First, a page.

3:05 Scaling Up and Scaling Out: Pushing the Boundaries of Transient Protein Production

Ian Wilkinson, CSO, Absolute Antibody

Whilst transient yields have improved drastically in the last decade, scalable systems are time-consuming and costly to implement. Absolute Antibody has developed systems which scale up and scale out protein expression and purification, enabling the rapid and cost effective production of milligram to gram quantities of large panels of proteins.

3:35 Refreshment Break in the Exhibit Hall with Poster Viewing


4:25 Sequence-Based Prediction of Protein Solubility Using State-of-the-Art Machine Learning Approaches

Reda Rawi, PhD, Staff Scientist, Structural Bioinformatics Core Section, Vaccine Research Center, National Institute of Allergy and Infectious Diseases, National Institutes of Health (NIAID/NIH)

Protein solubility is an important physiochemical property associated with protein expression, and thus is a critical determinant of the manufacturability of therapeutic proteins. Given that the primary determinant of protein solubility is its amino acid sequence, in silico sequence-based machine learning (ML) tools predicting solubility propensity of proteins are highly sought after. Here, we present PaRSnIP and DeepSol, the two most accurate sequence-based ML protein solubility predictors, enabling in silico screening for protein variants with enhanced manufacturability.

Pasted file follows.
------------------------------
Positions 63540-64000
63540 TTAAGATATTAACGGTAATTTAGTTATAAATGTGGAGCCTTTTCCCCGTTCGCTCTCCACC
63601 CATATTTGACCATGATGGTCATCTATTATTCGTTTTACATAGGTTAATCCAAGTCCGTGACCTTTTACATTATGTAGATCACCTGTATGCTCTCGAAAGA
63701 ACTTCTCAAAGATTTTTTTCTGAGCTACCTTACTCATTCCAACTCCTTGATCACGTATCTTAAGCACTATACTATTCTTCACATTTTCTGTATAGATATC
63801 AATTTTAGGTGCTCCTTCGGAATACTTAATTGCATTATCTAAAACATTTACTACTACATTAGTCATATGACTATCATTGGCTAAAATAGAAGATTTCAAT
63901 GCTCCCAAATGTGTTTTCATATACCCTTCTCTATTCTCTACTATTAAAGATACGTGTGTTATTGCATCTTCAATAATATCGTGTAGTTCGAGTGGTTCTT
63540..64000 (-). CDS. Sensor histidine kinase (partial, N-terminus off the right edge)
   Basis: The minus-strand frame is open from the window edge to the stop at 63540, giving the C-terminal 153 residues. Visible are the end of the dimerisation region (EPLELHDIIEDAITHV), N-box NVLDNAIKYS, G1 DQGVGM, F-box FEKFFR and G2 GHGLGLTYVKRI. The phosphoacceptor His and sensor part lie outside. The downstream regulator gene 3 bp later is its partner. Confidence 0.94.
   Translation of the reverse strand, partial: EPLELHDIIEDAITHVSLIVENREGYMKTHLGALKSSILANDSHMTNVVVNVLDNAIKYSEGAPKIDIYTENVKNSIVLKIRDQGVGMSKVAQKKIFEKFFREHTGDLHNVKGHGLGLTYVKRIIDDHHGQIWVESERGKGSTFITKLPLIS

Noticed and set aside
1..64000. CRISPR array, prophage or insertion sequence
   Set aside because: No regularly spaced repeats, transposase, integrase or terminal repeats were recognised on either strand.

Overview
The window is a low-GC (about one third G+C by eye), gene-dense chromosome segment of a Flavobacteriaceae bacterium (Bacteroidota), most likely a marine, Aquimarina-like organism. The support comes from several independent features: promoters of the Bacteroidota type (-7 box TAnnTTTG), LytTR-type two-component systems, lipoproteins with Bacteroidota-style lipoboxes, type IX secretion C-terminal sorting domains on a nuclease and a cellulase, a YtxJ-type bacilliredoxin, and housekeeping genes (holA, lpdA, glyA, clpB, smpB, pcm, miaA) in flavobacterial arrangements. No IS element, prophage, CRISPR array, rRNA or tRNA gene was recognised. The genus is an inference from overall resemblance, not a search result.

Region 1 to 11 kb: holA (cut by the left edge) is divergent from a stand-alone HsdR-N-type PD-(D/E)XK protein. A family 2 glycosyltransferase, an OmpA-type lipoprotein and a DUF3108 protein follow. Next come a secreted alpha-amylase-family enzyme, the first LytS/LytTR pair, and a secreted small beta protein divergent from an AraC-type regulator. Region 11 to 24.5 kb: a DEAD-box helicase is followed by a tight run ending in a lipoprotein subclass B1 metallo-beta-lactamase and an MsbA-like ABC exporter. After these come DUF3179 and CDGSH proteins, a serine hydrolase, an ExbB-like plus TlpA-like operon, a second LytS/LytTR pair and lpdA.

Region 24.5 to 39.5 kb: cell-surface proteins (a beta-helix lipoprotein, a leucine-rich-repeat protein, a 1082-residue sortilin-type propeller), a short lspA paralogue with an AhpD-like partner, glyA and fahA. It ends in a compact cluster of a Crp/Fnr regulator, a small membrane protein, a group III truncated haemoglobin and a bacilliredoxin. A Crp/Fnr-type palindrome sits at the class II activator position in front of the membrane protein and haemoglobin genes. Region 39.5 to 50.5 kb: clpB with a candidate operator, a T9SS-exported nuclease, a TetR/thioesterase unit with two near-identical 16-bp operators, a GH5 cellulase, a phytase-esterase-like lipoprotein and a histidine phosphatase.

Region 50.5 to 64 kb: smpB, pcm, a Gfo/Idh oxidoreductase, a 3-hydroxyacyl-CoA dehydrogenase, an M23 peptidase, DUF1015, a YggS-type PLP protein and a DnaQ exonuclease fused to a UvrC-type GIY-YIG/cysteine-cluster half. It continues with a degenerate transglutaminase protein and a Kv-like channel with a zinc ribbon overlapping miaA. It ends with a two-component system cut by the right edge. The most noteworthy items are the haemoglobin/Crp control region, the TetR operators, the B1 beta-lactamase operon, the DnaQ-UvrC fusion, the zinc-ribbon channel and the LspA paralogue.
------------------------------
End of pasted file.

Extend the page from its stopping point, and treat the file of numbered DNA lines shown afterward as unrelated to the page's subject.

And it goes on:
4:55 Hacking Heterologous Protein Expression with High-Throughput Omics & Machine Learning

Elizabeth Brunk, PhD, Scientist, Bioengineering, Moores Cancer Center, University of California, San Diego (UCSD)

Standardized, multi-omics datasets are becoming increasingly available in the biomedical sciences. Extracting knowledge from big data will enable overcoming current bottlenecks that hinder high-throughput protein expression systems. Modern machine learning brings the promise of leveraging large-scale omics data to make accurate predictions and improve biotechnological processes. Here, I present recent efforts on the development of appropriate in silico tools to advance heterologous protein expression, solubility and biosynthesis of target compounds.

5:25 End of Difficult-to-Express Proteins

5:30 Registration for Dinner Short Courses

6:00-8:30 pm Recommended Dinner Short Course*

SC12: Emerging Applications for Gene Editing, Base Editing and RNA Editing

*Separate registration required.

* The program is subject to change without notice, due to unforeseen reason.